Wonder Woman has been turning heads, beating up bad guys and saving lives since 1941. To mark the 80th anniversary of her debut, The Sunday Times looks at her creation and showcases some of her iconic transformations.
The unconventional family behind Wonder Woman
William Moulton Marston
Wonder Woman was created by Dr Marston (1893-1947), who was greatly inuenced by two women: his wife Elizabeth Holloway and their polyamorous life partner, Mary Olive Byrne. His pen name was Charles Moulton.
Marston's wife was an attorney and psychologist. She had three college degrees in elds including law and psychology, at a time when it was unusual for a woman to even have one
Mary Olive Byrne
The daughter of Ethel Byrne, a women's rights activist, was a writer known professionally as Olive Richard. She penned an October 1940 article on Marston, who spoke of the educational potential of comics. It caught the eye of comics publisher Max Gaines, who asked Marston to create a new superhero.
What influenced the creation of Wonder Woman
World War II
Women were encouraged to take on traditionally masculine roles while the men were at war.
It took activists and reformers nearly 100 years to win the ght (1840-1920) for the right for women to vote in the United States
Rejected by feminists?
In 2016, the United Nations named Wonder Woman as an honorary ambassador for the empowerment of women and girls. However, this was dropped two months later due to complaints about the character being overly sexualised
Not the first female superhero
Two other comic-book characters hold the claim to being the first female superhero. Fantomah was the first female superhero with superhuman powers and The Woman in Red is the first masked and costumed superheroine. Both appeared in 1940.
Wonder Woman (2017) was the first female-led superhero film directed by a woman - Patty Jenkins. She is the second female director to helm a movie with a budget of more than US$100 million (S$135 million). The first was Kathryn Bigelow, with K-19: The Widowmaker, in 2002.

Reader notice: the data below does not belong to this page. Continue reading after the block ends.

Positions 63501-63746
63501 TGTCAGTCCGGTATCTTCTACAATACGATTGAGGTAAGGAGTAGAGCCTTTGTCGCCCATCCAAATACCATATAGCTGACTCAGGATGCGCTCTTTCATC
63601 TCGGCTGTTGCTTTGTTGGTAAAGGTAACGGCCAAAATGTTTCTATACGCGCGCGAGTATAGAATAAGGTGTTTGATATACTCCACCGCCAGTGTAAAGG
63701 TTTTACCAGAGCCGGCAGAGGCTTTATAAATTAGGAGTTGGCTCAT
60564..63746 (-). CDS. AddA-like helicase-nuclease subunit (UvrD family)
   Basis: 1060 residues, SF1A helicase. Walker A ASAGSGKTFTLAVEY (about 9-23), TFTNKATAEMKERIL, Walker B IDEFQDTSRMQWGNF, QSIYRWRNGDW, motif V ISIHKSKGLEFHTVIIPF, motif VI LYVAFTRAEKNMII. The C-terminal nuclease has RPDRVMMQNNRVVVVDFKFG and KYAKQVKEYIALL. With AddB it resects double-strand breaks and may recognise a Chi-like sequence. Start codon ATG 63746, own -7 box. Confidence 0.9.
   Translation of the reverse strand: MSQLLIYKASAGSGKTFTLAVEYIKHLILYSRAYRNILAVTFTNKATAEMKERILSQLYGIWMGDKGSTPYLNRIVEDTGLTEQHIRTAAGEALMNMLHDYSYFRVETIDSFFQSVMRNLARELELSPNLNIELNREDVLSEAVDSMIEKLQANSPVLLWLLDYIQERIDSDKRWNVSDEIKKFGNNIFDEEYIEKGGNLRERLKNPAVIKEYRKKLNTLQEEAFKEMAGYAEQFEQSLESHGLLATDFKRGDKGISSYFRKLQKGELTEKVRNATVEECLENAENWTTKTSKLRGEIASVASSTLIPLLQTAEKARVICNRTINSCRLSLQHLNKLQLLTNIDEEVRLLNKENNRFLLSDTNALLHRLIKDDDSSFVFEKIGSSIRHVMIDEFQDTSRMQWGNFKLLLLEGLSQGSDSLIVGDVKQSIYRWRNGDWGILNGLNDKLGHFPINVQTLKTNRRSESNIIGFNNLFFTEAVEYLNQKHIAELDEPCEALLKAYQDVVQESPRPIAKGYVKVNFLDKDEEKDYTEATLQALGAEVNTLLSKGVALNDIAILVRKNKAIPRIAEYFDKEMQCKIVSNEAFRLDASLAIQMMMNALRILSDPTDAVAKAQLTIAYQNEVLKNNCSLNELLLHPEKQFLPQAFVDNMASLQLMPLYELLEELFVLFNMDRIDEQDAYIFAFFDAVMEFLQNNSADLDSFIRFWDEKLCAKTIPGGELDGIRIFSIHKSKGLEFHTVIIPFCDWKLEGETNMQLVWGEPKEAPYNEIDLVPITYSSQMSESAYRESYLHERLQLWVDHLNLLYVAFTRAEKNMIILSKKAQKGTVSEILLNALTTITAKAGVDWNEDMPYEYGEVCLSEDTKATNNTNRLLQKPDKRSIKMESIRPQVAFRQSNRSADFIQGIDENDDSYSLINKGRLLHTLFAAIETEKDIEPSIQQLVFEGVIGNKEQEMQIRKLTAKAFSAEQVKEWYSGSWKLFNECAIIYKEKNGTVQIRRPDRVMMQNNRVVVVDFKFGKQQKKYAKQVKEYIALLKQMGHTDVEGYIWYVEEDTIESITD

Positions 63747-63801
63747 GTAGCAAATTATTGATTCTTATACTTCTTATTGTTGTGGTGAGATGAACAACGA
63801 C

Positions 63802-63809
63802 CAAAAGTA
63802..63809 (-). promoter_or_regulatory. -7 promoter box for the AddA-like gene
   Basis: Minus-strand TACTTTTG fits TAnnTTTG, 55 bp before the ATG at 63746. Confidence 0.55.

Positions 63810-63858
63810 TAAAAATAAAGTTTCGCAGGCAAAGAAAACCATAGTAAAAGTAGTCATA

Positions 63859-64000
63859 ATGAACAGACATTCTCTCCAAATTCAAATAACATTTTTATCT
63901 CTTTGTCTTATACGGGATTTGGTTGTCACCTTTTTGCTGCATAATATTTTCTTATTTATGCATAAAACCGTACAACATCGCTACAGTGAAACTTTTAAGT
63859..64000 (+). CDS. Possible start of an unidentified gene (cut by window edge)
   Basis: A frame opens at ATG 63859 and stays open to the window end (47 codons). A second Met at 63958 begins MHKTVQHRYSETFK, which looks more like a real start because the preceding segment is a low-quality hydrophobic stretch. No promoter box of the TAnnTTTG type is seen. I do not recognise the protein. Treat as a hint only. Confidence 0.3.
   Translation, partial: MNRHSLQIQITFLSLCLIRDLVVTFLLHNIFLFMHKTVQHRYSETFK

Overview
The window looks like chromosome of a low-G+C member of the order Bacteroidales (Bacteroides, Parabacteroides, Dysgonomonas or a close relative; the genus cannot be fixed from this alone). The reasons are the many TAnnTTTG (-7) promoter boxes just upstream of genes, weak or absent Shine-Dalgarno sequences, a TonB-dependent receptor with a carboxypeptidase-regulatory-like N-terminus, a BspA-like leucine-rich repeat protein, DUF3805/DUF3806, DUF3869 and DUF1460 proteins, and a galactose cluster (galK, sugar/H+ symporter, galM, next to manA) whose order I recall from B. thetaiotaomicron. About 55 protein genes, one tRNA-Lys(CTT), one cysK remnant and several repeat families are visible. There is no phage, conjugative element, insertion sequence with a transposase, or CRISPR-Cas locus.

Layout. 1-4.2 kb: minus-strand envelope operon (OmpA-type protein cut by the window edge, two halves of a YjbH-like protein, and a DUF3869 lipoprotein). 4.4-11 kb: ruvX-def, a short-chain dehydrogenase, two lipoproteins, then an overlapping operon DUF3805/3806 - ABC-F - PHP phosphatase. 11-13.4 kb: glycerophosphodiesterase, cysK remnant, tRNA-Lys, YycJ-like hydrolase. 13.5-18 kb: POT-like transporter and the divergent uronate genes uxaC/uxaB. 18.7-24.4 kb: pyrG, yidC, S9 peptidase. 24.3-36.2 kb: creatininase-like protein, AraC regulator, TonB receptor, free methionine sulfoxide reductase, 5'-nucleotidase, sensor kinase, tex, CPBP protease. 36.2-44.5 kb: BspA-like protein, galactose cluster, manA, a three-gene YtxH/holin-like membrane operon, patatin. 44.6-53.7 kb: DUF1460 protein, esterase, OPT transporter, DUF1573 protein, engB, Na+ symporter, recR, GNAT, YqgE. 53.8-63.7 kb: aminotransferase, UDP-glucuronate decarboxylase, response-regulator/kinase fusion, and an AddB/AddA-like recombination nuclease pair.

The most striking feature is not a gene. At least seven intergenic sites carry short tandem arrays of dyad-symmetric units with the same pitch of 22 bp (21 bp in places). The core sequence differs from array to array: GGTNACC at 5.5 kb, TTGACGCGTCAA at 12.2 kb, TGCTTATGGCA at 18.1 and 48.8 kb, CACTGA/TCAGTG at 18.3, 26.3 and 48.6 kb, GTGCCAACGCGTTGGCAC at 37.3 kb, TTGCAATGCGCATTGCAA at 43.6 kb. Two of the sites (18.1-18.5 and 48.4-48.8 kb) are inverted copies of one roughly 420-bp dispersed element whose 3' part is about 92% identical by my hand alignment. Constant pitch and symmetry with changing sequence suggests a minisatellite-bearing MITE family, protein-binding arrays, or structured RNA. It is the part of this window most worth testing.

Besides Wonder Woman, many other female-fronted films have been hits at the box office.
Here are some notable ones:
The Hunger Games (2012-2014)
US$771m worldwide gross
The franchise, starring Jennifer Lawrence as Katniss Everdeen, grossed more than US$2.9 billion across its four films, with an average of about US$742 million a movie.
Wonder Woman (2017)
US$822m worldwide gross
Gal Gadot played Diana Prince/ Wonder Woman.
Captain Marvel (2019)
US$1.13bn worldwide gross.
Brie Larson starred as Carol Danvers/Captain Marvel.
Others who took up the mantle of Wonder Woman
First Appearance: Wonder Woman #298 (1982) Friend of Diana's mother, Queen Hippolyta
First Appearance: Wonder Woman #131 (1998) Diana's mother
First Appearance: Wonder Woman #1 (2006) Diana's protege
First Appearance: Wonder Woman #204 (1973) Diana's twin sister
First Appearance: Wonder Woman #90 (1994) Separate faction of the Amazons, challenged Diana
First Appearance: Wonder Woman #4 (2007) Villain who stole Diana's power
First Appearance: Wonder Woman #250 (1978) Fellow Amazon who challenged Diana
First Appearance: DCeased #4 (2019) Better known as Wonder Girl
1941: All Star Comics #8
The signature elements of Wonder Woman's get-up, such as the colour scheme, stars, bracelets and tiara, have remained unchanged. Her chest emblem starts off as a literal American bald eagle, symbolising patriotism, and what appears to be a skirt is actually owy culottes. She also rocks 1940s curls, a popular hairstyle for women then.
1958: Wonder Woman Vol 1 #98
The boots are replaced with lace-up gladiator sandals in line with Greek mythology. This evolved into heels in the 1950s. The culottes get shorter and the eagle takes on a simplified design.
1968: Wonder Woman Vol 1 #178
The iconic costume is ditched in favour of contemporary trends. Superpowers are traded in for martial arts and Wonder Woman becomes a street hero who fights crime in style. Many fans are alienated by the changes.
1975: Wonder Woman TV Series
Wonder Woman has her powers restored in the comics and boosts her credentials as a feminist icon by appearing on the cover of Ms Magazine. She gets a gold belt and the pants become high-cut briefs. The superhero is defined by American actress Lynda Carter's portrayal.
1982: Wonder Woman Vol 2 #1
In the 1980s, the emblem is redesigned into a stacked double W. Wonder Woman's hairdo is updated with a big, flowing curly style. Her costume gets skimpier through the decades.
1995: Wonder Woman Vol 2 #93
Having lost the title and tiara to a rival, Diana changes her outfit to a blue biker jacket over a black sports bra with bike shorts. Her signature emblem and stars are retained. The changes do not sit well with fans and last less than a year.
2006: Wonder Woman Vol 3 #2
Millennium Wonder Woman's get-up is a throwback to the classic costume. The emblem resembles an eagle once again and her signature tiara and red boots are back.
2011: Wonder Woman Vol 4 #1
Wonder Woman has a redesign along with The New 52 reboot of the DC Comics universe. Her costume retains its classic appearance, but the embellishments are silver instead of gold and the colours are more subdued with a deeper red and darker blue.
2020: Wonder Woman 84
Wonder Woman returns to the big screen in Wonder Woman 1984. The costume stays true to the essence of the classic version, minus the stars. It has a metallic sheen reminiscent of Greek armour and reflects Diana's identity as an Amazon warrior princess.